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Sat, 04.02.1814

The Alexander Cochrane Proclamation is issued

*The Alexander F. Cochrane Proclamation was issued on this date in 1814. The British decree invited Americans who wished to emigrate to join the British during the war of 1812.  Although it did not explicitly mention enslaved Africans, it was taken by all as addressed to them.

The Cochrane Proclamation stated: 

Whereas it has been represented to me that many Persons now resident in the United States have expressed a desire to withdraw therefrom with a view to entering His Majesty's service or of being received as free settlers into some of His Majesty's colonies.  This is, therefore, to give notice that all persons who may be disposed to migrate from the United States will, with their families, be received on board of His Majesty's ships or vessels of war or at the military posts that may be established upon or near the coast of the United States, when they will have their choice of either entering into His Majesty's sea or land forces, or of being sent as free settlers to the British possessions in North America or the West Indies where they will meet with due encouragement.  

Given under my hand at Bermuda this second day of April 1814, by command of Vice Admiral Alex Cochrane'. Blacks who escaped slavery in the United States during the war settled in Nova Scotia, New Brunswick, and Trinidad. The term Black refugees in Canada refers to these settlers. They followed the Black Loyalists to flee American enslavement in wartime and settle in Canada. Other Africans who settled in Trinidad were generally from Virginia, Maryland, Georgia, and Spanish Florida, via Bermuda, where they were evacuated on British ships from the East Coast.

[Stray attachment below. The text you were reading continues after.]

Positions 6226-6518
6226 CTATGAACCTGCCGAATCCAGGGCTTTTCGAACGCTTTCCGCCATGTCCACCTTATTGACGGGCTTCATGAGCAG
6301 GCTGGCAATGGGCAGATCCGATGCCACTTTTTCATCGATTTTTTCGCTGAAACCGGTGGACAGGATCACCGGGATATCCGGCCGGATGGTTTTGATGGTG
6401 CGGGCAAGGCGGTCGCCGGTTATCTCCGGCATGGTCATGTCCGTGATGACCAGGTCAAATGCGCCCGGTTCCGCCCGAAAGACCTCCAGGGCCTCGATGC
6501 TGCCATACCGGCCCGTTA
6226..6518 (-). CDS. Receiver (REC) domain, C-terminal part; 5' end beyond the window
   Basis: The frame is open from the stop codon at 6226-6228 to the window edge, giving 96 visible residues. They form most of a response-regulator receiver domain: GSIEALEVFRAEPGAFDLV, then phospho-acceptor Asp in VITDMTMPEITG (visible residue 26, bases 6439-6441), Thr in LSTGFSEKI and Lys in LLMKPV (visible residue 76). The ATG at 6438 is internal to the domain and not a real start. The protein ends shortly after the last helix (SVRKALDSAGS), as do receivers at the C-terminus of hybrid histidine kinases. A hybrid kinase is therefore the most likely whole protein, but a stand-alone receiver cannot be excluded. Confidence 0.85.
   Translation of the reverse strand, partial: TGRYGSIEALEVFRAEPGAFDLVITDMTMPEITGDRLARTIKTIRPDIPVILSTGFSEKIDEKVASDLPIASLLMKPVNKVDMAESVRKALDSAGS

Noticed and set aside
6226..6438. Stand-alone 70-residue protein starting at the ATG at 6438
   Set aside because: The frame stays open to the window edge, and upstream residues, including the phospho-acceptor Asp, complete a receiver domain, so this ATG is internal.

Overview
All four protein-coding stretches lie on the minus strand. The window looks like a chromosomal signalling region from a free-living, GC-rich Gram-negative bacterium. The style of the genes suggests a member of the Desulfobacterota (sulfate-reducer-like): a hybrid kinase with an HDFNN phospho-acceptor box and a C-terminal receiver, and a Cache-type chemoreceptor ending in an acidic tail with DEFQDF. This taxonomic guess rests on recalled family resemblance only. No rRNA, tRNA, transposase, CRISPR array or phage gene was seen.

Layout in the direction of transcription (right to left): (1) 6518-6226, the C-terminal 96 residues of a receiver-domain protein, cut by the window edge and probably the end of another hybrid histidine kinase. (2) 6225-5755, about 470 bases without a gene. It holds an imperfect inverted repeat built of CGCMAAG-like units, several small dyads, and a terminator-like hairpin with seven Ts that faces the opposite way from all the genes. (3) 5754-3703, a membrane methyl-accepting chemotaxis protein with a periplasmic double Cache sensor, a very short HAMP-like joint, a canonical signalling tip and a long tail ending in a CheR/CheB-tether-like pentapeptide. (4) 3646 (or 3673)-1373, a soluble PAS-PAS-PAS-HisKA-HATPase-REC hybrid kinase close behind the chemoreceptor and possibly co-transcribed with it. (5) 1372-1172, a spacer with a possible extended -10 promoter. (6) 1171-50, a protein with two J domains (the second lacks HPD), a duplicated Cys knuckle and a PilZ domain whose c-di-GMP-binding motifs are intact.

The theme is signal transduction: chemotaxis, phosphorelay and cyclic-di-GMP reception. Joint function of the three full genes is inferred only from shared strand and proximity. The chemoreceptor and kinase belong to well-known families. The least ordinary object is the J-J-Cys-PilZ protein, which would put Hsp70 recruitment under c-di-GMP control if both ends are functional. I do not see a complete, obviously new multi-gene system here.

Those Africans who bore arms for the British in the Second Corps of Colonial Marines, recruited from the younger of the total of 4,000 refugees, settled in Trinidad in 1816, where they became known as the Merikins. Cochrane's proclamation did not mention enslaved people and was misinterpreted by some American slaveholders as motivation for violent revolt by their slaves.

To a limited extent, like the Black Loyalists, some of the Black refugees' names were recorded in a document called the Halifax List: Return of American Refugee Negroes who have been received into the Province of Nova Scotia from the United States of America between April 27, 1815, and October 24, 1818. This list took no account of the considerable number of Africans who had arrived earlier. Black refugees in Nova Scotia were first housed in the former prisoner-of-war camp on Melville Island.

After the War of 1812, it was an immigration facility. From Melville Island, they moved to settlements around Halifax and in the Annapolis Valley. These settlements were licensed property for the refugees entering Nova Scotia. While it wasn't land they owned utterly, it gave the refugees the chance to start communities of their own. The passengers on the shipwrecked HMS Atalante (1808) included twenty American refugee enslaved people from the James River in Virginia. They were among the first Black Refugees of the War of 1812 to reach Canada.

An estimated 10,000 to 30,000 refugees arrived individually or in small family groups during the antebellum years, seeking freedom from slavery along the Underground Railroad from the United States.  Many Black refugees settled in North and East Preston, Nova Scotia, where their descendants still live. Many other Black refugees settled in smaller communities, such as Hammonds Plains, Beechville, Windsor, and communities throughout Nova Scotia's Annapolis Valley. Some Black refugee families moved closer to Halifax for employment opportunities in the 1840s, forming the Halifax community of Africville.

The migration included the religious leader and abolitionist Richard Preston, who established the first African Baptist Church in Halifax, and the parents of William Hall, one of Canada's first winners of a Victoria Cross. The Black refugees in Nova Scotia were mainly from Virginia and Maryland and brought basket-making skills from the Chesapeake Region. Their descendants still practice these. These baskets are very distinct in style from the existing Mi'kmaw and Acadian basket-making styles by other ethnic groups in the region.

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